Lydia Bennet is not what one would consider an attractive character. “Vain, ignorant, idle, and absolutely uncontrolled!” her sister Elizabeth cries about her in a trying moment, and the reader tends to sympathize. Lydia does share DNA with Jane and Elizabeth, so it stands to reason that she must have some redeeming qualities; yet fan fiction writer after sequel writer (including your humble servant) uses Lydia only as a convenient punching bag and plot point. However, Jane Odiwe has given Lydia Bennet a plausible backstory that, if it doesn’t redeem her, at least gives her the benefit of the doubt; and a happier ending than one would expect, and happier than the cynical Janeite might think she probably deserves.
The first half of the book tells the events of Pride and Prejudice from Lydia’s point of view. She is wild for officers and sexually precocious. She fixes on George Wickham, and is disappointed when he goes after nasty, freckled Mary King and her ten thousand pounds. Wickham has much to answer for in this story. He awakens Lydia’s sexuality and takes advantage of a young girl in full hormonal overload. He knows exactly what he is doing, and while Lydia certainly knows better, anyone who remembers being fifteen and in the throes of one’s first relationship can perfectly understand how she is led astray by a manipulative, self-centered man. This part of the story is absorbing and well-written, sexy without being explicit, and like the best of such alternative-viewpoint Austen paraliterature, we get a new, thoughtful, and sympathetic perspective on a well-known, well-loved classic.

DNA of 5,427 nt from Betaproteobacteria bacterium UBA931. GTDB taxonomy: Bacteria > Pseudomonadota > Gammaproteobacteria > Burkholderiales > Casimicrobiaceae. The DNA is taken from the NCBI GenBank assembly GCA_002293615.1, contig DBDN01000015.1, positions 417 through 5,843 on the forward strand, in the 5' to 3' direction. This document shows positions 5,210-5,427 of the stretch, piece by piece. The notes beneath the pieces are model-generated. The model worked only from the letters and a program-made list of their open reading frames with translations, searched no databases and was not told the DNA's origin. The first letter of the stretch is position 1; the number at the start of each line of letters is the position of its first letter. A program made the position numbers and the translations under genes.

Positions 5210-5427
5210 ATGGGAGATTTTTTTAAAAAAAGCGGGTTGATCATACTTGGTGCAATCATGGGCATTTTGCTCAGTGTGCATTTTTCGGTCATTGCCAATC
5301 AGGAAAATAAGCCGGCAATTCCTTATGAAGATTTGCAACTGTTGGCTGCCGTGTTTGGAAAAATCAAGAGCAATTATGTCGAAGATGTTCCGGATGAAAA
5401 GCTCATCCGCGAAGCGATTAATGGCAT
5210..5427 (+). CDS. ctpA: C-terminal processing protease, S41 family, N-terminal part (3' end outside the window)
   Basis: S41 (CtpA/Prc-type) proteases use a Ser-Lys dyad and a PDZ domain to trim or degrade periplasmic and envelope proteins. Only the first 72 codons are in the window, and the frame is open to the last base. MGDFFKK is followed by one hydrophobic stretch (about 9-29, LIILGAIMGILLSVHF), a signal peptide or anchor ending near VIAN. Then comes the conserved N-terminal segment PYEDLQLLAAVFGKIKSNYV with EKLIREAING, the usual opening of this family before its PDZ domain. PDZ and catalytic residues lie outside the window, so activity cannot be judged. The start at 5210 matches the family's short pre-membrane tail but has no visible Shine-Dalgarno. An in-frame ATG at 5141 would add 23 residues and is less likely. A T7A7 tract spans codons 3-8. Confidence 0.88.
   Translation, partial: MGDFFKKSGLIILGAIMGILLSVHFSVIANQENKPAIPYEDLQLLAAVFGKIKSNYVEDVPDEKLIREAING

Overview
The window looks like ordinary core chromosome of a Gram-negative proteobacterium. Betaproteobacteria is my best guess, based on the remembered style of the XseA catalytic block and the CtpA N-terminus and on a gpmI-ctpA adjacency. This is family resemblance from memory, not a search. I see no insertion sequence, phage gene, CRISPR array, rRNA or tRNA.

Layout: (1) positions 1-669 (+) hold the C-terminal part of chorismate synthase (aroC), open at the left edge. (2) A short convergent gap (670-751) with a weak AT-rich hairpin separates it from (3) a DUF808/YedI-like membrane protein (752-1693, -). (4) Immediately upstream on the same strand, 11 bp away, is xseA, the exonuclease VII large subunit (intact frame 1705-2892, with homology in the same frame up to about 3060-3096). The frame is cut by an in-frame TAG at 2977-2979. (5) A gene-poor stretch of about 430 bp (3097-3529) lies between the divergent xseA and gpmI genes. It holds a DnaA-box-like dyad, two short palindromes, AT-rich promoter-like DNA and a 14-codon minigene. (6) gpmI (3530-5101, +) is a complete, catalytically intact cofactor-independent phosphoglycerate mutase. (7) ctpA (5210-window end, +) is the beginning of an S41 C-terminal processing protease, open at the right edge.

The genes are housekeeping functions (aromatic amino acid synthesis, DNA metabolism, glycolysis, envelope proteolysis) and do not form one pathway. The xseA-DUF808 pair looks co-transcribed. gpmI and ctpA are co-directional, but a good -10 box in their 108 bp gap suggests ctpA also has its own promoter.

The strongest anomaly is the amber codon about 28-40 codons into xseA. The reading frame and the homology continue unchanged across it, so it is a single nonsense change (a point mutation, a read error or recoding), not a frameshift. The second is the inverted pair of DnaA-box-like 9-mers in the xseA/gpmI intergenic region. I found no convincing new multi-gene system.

We all know the story: Lydia is married, her sisters are married, Mrs. Darcy and Mrs. Bingley live happily ever after and Lydia not so much. The End, right? But the tell-tale lack of compression of the pages tells us that the book is only half finished. There is more to come, and the second half of the book is where we fear some Janeites will have to work hard to suspend their disbelief. (We had to club ours into submission and lock it into the closet for a few hours.) The Wickhams’ marriage is much like one would expect: he gambles and whores around, and she alternates between self-delusion and pitching the occasional hissy fit. However, there is not much story there, so Ms. Odiwe tosses in a shocking twist that we’re sure Jane Austen never intended but allows her to give her heroine as happy an ending as she could want. While the second half is well-written and enjoyable, we fear many Janeites will find it too much out of canon. However, if the reader is comfortable with non-canonical Austen paraliterature, we think she will find Lydia Bennet’s Story an absorbing read; and those who think they are not comfortable with such stories might enjoy it in spite of themselves.